Elizabeth Webb, 36 years old
Essentially the docs are all signed and dated for one day prior to the dates on the docs. It is not a situation where documents were "backdated" Any insight is appreciated. Is dating loan documents a compliance issue? It's really more of a legal issue that causes compliance issues. Documents are improperly dated legal issue that can create "ripple" effects for compliance. If this loan was subject to RofR, for instance, the rescission notice has the wrong beginning and end date. If you needed 7 days between delivering MDIA disclosures and closing, the time gap wasn't observed. Whether documents are backdated or postdated, it's still wrong.
There are any number of contexts where this comes up — some legitimate and others not exactly aboveboard — but the logistics of negotiating and signing contracts are such that the issue is unavoidable. For those with an hour to kill thinking about the issues, Jeffrey Kwall and Stuart Duhl wrote an excellent article on backdating that was published in Business Lawyer in Setting aside such issues, avoiding unwanted side effects of backdating contracts can be tricky, especially when the purported effective date of an agreement is several months before the date it was actually signed, as can be seen in FH Partners, LLC v. Complete Home Concepts, Inc. FH Partners involves the ownership of a promissory note that was made to a bank in connection with a loan. FH Partners made a demand on the debtor for payment of the loan and eventually sued the debtor and guarantors. The law does not support the blanket conclusion that a retroactive effective date in a contract is only enforceable when the evidence demonstrates that the parties had agreed to the material terms of their contract as of the retroactive date. However, where a contract is ambiguous with respect to its effective date, the absence of an explanation for a retroactive effective date, and evidence that the parties had not agreed to the material terms of their contract as of the purported retroactive effective date, are relevant considerations dating loan documents resolving the ambiguity.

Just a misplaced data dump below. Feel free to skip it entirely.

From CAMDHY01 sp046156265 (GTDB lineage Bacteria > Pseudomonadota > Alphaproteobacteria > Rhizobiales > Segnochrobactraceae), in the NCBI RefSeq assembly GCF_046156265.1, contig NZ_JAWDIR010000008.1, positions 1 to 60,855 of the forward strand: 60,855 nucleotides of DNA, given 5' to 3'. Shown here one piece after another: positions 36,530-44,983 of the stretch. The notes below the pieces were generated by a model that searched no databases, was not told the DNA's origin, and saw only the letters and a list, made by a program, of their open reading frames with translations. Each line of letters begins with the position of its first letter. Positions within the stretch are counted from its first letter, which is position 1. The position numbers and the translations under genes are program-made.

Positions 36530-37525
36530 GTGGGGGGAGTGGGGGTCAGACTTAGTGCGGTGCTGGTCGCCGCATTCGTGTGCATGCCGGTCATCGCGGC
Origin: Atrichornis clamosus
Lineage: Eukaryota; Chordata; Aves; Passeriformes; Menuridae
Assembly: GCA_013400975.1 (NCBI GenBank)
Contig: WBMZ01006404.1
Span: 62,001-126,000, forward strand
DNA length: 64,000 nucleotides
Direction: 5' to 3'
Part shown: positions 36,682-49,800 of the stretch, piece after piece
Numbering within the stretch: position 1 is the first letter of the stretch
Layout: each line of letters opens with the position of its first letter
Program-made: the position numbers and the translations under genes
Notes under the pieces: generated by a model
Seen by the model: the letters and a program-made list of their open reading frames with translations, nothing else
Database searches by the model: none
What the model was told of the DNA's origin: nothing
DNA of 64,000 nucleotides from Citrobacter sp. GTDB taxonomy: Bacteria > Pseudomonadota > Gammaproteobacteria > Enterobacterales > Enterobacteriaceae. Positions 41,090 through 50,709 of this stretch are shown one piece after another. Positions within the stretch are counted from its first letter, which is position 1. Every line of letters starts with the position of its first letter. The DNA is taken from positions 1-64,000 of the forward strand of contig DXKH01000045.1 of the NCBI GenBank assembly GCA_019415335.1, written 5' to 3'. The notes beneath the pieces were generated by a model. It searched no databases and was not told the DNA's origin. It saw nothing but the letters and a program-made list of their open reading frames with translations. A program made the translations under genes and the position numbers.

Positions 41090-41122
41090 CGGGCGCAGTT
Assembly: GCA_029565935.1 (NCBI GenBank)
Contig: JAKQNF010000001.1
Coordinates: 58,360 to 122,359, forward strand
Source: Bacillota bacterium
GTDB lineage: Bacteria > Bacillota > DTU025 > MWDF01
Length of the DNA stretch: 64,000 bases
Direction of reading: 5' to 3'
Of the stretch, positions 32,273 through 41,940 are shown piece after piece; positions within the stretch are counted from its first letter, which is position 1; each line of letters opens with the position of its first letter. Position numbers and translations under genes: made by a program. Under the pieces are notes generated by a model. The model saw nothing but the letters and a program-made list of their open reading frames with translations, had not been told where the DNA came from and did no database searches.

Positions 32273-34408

Is there anything in the regulations that you may not back date loan documents? I am trying to prove a point to a Loan Officer. No "official" comments in the Reg that I know of.
More about dating loan documents:
You have found a home you want, been approved for the loan you dating loan documents, and have now entered the final phase of loan processing. You may be ready to start unpacking and decorating, but before you can call the house your own, you must complete one last step: closing on your mortgage. During closing, the property title passes from the seller to the buyer. A closing agent—usually an attorney or official from a title or mortgage company, and not to be confused with your real estate agent—oversees this process, which typically takes place at a title company, escrow office, or your home. The mortgage closing process varies from state to state. Your closing agent will explain the specifics of your settlement process, and who needs to be there. This agent acts as a mediator between the selling and the buying party, and ensures that all documents are signed and recorded. Finally, he or she will oversee that all funds, including closing fees and escrow payments, are paid and properly disbursed. Once your loan has been approved, the home closing begins so you need to be ready.
Lawyers who were trained in commonwealth jurisdictions may have an ingrained concept that backdating a document is generally improper, if not illegal. This is reflected in the Linklaters article Execution of Documents: Five Common Questions Answeredwhich offers the following advice for in-house lawyers:. Unfortunately, the article offers scant authority, and a search on Google reveals little else on the subject from the commonwealth world. In the US, however, there seems to be have been much more consideration of the issue at least according to my Google search results. Despite recent controversies surrounding the backdating of executive stock optionsthe general attitude in the US is that backdating is not wrong or rightper se. Rather, it is the use of the backdated documents by the parties or their counsel that may violate the law. In the law of contracts, it is elementary that ordinarily a contract speaks from the day of its date, regardless of when it was executed and delivered. It is of common occurrence in connection with deeds, leases and other contracts that, while they are not in effect at all and have no legal existence until delivered, yet, in respect to the date of delivery, they, in point of commencement, relate back or commence in the future. Such relation back or forward contravenes no principle of law and is determined by the dating loan documents of the parties as deduced from the instrument itself. As a practical matter, the proper date to put on an agreement is something that corporate counsel is likely to have to make a judgment call on quite often.
Nearly every notary public will find themselves in a position where they are asked to backdate a document. Backdating is the act of writing an earlier date on a document. Unfortunately, this is an all-too-common practice in a variety of different fields and industries. Clients whom need documents notarized by a given date may have forgotten or otherwise failed to meet the deadline. Rather than bearing the consequences of missing the signing date, the client may ask a notary public to include a prior date on the document. Backdating a document may seem harmless enough, but under no circumstances should a notary public include a date other than the current date of the signing. Backdating is both unethical and, more importantly, illegal. Including a prior date on the document can come back to haunt notaries later down the road.